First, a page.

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Science, Charlatanry and Thelema

To: alt.magick.tyagi,alt.thelema,alt.magick,talk.religion.misc,talk.religion.newage,alt.skeptic,alt.wicca
From: (nigris (333))
Subject: Science, Charlatanry and Thelema
Date: 24 Jul 1999 00:11:28 -0700

49990612 IVom

a correspondent wrote:
# Do what thou wilt shall be the whole of the Law.

The word of Sin is Restriction.
#> a critical review of secret societies yields a sad history of
#> deception, self-aggrandizement and bad science. this is not to
#> say that any single organization includes it, but it is a
#> hazard of which the adventurer into them ought be very aware.
#> indications that information like this is being impeded can be
#> signs of cultism and corruption.
# ...You once asked me to define what a "cult" is. Since you are
# invoking the word once again, I ask you to provide a definition 
# of your own.

in the way I'm using it here I mean to imply a socio-religious
extreme which pits the central personality or administration 
of a dedicated group against its membership for the purpose
of parasitically draining them of individuality, will and genius.
there are common qualities associated with cults, in this modern
sense of the word, any of which can become warning signs for the 
wary, such as have been well described as:

	1. political power exercised over membership
	2. wisdom and infallibility claimed by leader(s)
	3. wisdom credited to leadership by followers
	4. doctrinal inflexibility, dogma
	5. emphasis on recruitment
	6. subsidiary groups with different names
	7. wealth accumulation and emphasis on donations
	8. political power desired outside of membership
	9. sexual manipulation/control over membership
	10. control over information seen/considered by membership
	11. intensity of effort to minimize dropouts
	12. endorsement of violence used by or for group/leader(s)
	13. fear of perceived enemies and their power
	14. disapproval concerning jokes about group/leader(s)/dogma
	15. emphasis on membership not being responsible for
	    personal decisions

[paraphrase from "Real Magic", by Isaac Bonewits, p. 215.]

to this I would add things like

	16. focus on group-defined terminology and concepts as
	    a measure of 'fitting in'
	17. intolerance of variant behaviors/appearances, 
	    especially those which imply individualism and 
	    personal enjoyment
	18. elitism of the group over general society and
	    the leader(s) over the rest of the group

there are of course other qualities I haven't listed here,
but this should give you an idea. 
#> I think I'm a pretty good judge of character, especially over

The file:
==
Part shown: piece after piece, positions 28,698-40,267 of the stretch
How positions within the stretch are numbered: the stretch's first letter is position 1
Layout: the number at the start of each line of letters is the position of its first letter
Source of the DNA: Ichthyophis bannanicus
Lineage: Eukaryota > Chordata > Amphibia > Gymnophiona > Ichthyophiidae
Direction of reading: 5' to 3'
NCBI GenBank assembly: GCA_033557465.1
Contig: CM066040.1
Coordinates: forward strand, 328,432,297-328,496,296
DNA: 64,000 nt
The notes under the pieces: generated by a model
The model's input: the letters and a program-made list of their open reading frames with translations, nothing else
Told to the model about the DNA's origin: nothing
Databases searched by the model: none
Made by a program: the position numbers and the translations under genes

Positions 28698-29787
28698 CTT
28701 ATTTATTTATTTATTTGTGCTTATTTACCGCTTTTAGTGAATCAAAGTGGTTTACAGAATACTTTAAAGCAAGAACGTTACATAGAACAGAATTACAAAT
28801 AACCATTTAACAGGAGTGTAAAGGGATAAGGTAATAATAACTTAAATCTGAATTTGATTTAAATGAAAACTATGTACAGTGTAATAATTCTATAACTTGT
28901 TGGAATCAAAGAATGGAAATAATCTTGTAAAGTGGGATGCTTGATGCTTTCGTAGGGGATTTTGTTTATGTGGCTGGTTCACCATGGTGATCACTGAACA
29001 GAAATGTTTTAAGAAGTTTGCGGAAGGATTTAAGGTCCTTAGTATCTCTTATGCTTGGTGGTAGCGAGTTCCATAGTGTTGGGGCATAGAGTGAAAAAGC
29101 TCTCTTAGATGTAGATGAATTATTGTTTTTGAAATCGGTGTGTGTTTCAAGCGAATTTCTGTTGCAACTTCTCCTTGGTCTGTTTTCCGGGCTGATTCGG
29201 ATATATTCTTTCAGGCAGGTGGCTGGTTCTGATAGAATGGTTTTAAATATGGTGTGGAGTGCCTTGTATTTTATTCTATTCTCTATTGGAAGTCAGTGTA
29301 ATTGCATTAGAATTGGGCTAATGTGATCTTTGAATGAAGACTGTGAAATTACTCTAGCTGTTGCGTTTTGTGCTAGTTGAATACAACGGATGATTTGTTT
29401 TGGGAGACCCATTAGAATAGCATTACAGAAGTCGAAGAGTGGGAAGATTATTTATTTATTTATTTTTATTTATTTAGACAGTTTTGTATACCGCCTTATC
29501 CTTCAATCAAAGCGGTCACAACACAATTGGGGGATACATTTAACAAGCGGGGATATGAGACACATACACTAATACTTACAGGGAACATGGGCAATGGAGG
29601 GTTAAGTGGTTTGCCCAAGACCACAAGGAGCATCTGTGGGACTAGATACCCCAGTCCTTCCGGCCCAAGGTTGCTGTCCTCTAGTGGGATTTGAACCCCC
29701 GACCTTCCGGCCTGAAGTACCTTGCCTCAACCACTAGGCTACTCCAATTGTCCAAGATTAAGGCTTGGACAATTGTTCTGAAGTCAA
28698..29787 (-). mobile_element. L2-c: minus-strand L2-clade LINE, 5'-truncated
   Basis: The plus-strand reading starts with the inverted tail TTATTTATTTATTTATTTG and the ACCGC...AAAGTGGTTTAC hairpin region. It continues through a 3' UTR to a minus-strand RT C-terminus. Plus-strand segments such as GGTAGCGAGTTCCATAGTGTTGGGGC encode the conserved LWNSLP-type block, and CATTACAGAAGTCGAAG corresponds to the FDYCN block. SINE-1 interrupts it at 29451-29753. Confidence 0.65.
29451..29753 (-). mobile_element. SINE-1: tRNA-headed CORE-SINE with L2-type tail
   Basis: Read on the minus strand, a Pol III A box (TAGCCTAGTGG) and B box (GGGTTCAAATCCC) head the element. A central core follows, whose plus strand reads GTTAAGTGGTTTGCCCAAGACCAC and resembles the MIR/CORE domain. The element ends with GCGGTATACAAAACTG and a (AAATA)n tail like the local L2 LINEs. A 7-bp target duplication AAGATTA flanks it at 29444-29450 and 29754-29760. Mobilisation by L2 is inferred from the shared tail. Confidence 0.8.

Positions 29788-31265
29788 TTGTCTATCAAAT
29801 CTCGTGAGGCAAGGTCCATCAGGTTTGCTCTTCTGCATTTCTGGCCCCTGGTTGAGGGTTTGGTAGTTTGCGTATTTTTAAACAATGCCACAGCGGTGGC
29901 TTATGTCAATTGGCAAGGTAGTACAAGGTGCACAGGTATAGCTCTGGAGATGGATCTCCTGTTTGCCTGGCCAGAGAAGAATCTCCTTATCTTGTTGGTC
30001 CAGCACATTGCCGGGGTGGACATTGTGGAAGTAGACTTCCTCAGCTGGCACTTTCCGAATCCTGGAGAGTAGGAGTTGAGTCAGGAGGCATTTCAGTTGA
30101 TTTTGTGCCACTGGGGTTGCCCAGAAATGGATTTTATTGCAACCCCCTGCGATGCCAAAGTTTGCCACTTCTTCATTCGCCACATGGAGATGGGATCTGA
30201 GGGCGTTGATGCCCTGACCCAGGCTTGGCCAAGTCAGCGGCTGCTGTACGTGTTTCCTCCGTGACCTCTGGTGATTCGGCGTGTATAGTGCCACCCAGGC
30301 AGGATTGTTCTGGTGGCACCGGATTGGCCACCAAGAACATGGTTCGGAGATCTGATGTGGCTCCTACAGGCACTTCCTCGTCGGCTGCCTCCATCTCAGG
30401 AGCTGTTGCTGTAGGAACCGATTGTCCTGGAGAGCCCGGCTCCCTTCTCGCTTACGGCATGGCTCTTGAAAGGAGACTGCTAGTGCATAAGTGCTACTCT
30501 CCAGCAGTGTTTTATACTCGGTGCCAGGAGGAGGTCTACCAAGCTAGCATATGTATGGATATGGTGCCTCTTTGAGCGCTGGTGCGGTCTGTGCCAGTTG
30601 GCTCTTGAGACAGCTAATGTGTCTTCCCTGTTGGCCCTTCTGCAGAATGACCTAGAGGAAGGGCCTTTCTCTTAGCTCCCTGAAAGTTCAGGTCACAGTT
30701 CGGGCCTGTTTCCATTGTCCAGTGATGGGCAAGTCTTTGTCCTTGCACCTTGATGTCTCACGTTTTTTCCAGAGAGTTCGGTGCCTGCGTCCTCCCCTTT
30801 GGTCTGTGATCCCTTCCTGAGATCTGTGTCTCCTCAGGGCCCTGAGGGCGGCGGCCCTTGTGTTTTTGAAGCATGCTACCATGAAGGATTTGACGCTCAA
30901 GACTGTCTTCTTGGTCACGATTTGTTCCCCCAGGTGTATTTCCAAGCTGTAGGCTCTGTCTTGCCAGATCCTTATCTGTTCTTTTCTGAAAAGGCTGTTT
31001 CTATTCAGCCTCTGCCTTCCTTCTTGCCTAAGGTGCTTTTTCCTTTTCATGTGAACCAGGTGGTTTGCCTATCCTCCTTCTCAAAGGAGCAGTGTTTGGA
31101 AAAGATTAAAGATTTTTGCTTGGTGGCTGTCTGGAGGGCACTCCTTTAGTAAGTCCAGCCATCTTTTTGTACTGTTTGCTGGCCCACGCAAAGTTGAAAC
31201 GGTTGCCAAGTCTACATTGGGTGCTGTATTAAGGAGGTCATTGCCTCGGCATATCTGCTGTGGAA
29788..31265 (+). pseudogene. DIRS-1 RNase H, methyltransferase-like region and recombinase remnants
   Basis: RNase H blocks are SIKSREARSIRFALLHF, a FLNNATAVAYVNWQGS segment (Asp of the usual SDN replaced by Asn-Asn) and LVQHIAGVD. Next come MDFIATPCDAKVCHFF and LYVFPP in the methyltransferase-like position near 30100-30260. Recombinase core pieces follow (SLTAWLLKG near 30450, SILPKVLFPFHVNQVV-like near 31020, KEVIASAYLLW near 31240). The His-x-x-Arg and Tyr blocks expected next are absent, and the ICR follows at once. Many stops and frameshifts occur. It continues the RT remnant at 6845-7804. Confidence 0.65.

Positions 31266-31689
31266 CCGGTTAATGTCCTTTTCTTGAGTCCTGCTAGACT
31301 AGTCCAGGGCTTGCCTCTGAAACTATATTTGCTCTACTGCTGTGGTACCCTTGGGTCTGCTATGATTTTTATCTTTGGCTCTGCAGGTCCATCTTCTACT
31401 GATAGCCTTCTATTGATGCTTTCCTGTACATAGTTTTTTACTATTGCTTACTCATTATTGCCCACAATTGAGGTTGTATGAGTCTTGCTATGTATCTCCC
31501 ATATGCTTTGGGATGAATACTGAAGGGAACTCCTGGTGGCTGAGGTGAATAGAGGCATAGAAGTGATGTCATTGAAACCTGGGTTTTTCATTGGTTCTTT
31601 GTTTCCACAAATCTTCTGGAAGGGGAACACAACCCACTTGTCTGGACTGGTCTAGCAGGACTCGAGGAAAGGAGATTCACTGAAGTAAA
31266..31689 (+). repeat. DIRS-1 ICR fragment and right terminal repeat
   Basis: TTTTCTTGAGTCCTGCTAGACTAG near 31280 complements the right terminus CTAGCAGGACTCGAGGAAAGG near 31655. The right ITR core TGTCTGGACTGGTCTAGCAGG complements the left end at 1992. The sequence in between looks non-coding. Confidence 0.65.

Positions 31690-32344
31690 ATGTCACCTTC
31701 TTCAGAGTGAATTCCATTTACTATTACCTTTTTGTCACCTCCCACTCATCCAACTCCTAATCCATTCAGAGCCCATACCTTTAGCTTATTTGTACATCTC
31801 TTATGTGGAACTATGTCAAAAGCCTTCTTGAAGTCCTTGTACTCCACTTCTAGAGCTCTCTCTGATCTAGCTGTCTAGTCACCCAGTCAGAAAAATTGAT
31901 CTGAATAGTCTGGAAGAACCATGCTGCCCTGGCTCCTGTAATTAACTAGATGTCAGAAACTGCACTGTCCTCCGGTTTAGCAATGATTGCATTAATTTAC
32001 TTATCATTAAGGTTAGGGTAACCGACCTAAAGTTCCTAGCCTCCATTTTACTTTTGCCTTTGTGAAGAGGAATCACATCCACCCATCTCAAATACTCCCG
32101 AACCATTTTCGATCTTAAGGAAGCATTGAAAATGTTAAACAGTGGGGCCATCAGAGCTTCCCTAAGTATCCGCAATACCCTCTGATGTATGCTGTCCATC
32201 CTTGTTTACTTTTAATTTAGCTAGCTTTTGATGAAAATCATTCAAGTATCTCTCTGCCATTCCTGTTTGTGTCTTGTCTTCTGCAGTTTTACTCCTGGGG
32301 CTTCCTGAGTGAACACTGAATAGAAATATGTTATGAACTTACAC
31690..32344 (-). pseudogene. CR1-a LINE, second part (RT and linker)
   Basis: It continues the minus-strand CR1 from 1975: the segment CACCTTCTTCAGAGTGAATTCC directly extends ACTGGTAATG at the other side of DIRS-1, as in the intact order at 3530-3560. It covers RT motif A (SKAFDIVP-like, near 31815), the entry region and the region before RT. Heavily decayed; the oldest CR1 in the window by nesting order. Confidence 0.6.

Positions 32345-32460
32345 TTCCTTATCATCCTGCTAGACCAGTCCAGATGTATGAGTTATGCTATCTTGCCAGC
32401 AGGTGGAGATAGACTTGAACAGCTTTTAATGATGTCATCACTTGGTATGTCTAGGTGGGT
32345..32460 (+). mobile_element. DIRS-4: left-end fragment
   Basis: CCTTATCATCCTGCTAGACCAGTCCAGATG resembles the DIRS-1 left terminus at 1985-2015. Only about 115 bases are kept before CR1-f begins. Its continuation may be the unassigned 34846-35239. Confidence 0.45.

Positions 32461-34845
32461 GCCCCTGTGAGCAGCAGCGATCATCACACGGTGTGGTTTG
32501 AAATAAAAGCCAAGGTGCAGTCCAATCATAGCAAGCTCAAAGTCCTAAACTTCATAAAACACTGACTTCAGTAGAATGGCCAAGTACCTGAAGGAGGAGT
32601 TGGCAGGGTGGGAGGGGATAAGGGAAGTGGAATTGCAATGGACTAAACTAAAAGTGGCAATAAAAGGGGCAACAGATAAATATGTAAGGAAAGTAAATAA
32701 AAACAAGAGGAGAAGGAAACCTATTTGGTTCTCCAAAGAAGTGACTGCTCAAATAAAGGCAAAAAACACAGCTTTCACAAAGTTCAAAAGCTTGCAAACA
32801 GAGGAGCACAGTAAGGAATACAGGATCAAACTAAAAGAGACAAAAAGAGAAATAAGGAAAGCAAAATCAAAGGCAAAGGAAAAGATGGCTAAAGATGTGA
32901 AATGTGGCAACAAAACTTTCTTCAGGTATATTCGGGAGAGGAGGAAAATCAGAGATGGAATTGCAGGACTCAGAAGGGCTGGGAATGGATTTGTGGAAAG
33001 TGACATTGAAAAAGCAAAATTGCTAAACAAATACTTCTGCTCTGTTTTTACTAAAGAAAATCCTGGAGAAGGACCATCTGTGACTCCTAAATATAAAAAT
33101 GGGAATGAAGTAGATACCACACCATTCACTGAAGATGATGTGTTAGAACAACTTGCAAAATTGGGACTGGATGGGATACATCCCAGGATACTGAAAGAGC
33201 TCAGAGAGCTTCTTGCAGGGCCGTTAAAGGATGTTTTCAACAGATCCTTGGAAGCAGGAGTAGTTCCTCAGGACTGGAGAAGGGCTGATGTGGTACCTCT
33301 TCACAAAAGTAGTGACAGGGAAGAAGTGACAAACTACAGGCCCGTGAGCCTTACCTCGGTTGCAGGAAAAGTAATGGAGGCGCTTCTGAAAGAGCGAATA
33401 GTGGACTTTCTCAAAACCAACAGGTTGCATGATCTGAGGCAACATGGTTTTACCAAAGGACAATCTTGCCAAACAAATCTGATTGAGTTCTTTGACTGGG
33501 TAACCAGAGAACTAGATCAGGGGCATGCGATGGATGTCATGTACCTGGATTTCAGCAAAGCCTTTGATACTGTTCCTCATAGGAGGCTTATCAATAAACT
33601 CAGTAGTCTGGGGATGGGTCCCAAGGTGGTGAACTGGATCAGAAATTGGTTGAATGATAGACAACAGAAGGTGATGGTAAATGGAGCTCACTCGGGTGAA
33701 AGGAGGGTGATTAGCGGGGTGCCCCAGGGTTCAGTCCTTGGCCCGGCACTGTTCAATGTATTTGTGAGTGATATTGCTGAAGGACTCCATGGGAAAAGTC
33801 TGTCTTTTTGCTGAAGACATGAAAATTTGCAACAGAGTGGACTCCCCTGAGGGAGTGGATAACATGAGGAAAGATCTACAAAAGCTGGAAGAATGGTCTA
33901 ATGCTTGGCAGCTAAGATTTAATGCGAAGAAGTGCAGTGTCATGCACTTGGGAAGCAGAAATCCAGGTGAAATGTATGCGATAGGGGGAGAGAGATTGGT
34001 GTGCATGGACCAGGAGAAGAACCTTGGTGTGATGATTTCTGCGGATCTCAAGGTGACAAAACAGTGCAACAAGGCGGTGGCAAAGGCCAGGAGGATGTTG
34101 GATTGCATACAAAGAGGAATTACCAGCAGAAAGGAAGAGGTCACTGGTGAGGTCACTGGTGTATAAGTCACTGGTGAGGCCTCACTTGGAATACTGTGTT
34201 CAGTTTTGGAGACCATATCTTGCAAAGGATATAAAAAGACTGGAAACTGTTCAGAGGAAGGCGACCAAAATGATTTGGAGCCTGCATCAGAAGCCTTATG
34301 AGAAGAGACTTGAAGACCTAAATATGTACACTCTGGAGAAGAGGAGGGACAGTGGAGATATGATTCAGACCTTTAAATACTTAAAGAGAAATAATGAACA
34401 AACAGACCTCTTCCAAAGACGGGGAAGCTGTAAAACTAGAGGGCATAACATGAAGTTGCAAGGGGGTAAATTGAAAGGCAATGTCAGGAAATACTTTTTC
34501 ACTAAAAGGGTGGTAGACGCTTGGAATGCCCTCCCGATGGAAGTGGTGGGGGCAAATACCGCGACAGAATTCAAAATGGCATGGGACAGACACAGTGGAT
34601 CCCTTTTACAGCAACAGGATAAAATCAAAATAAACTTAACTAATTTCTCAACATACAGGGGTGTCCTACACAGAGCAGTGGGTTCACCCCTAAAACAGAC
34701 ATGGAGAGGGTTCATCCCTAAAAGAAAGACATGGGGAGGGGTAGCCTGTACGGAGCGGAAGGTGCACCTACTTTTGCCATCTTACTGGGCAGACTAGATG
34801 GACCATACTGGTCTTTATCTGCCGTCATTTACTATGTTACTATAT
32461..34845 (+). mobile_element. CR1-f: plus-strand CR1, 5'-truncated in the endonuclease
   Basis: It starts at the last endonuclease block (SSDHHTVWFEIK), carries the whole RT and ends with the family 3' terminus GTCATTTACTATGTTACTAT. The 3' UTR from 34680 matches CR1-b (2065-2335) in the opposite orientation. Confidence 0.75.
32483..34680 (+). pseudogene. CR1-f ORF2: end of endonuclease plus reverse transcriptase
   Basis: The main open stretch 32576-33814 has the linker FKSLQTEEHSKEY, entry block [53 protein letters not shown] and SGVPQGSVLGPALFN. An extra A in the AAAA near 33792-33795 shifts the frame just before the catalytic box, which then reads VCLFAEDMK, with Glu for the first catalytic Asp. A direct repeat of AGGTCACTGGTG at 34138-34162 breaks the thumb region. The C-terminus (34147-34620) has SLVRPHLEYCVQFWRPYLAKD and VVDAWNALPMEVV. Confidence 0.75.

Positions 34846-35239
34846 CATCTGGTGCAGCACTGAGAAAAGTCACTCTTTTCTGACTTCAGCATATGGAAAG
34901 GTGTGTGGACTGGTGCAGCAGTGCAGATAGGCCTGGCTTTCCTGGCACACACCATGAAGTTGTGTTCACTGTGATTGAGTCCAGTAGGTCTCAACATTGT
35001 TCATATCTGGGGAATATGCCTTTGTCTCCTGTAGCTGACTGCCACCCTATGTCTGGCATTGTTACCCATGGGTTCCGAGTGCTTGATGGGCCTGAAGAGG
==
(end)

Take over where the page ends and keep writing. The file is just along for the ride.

#> the long haul, yes. I can compare what the culture or person
#> says 'illumination' should look like and see if the person
#> conforms to their own standards. beyond this I don't think
#> there is much value in attempting to judge another person's
#> "illumination", since by and large it is a matter of opinion
#> and fantasy.
# "Beyond this?" Beyond what? 

beyond an assessment of consistency, matching up what a person
or their group says an individual who has achieved some 
spiritual state should behave with the reality of how those
acclaimed to be in that state do in fact behave.  if it doesn't 
match up, then *by the standards of the person or group* that 
individual doesn't qualify and is not 'illumined'/'illuminated'.

# I don't see the usefulness in determining someone's 
# "illumination level," regardless of the situation. 

I think we agree here.

#> confusing the names is a part of the confidence game that secret
#> societies (and general religions too) can play in order to bring
#> in marks and impress so as to convert and shaft the unsuspecting.
# What are you referring to here? I thought that the "Sanctuary of 
# the Gnosis" was simply a name for the body of individuals occupying 
# the IX in the OTO.

this is the most logical presumption, yes. however, there are
psychospiritual conditions associated with both the IXth degree
and with gnosis by some (c)OTO membership. it is alot like how
priests and bishops and popes are viewed by adherents to more
conventional religions -- the upper echelon is idealized as
having achieved some mystically-superior state, regardless of
any evidence to the contrary. 

there are some who will try to separate out the IXth degree
as a stage of spiritual maturation and the administrative
position description. sometimes they will talk about one and
not the other, but they may not clarify for you which they
mean. in this way they can build up trust and awe with
respect to the administration of their organization. when
pressed they may revert to an explanation of 'oh I was only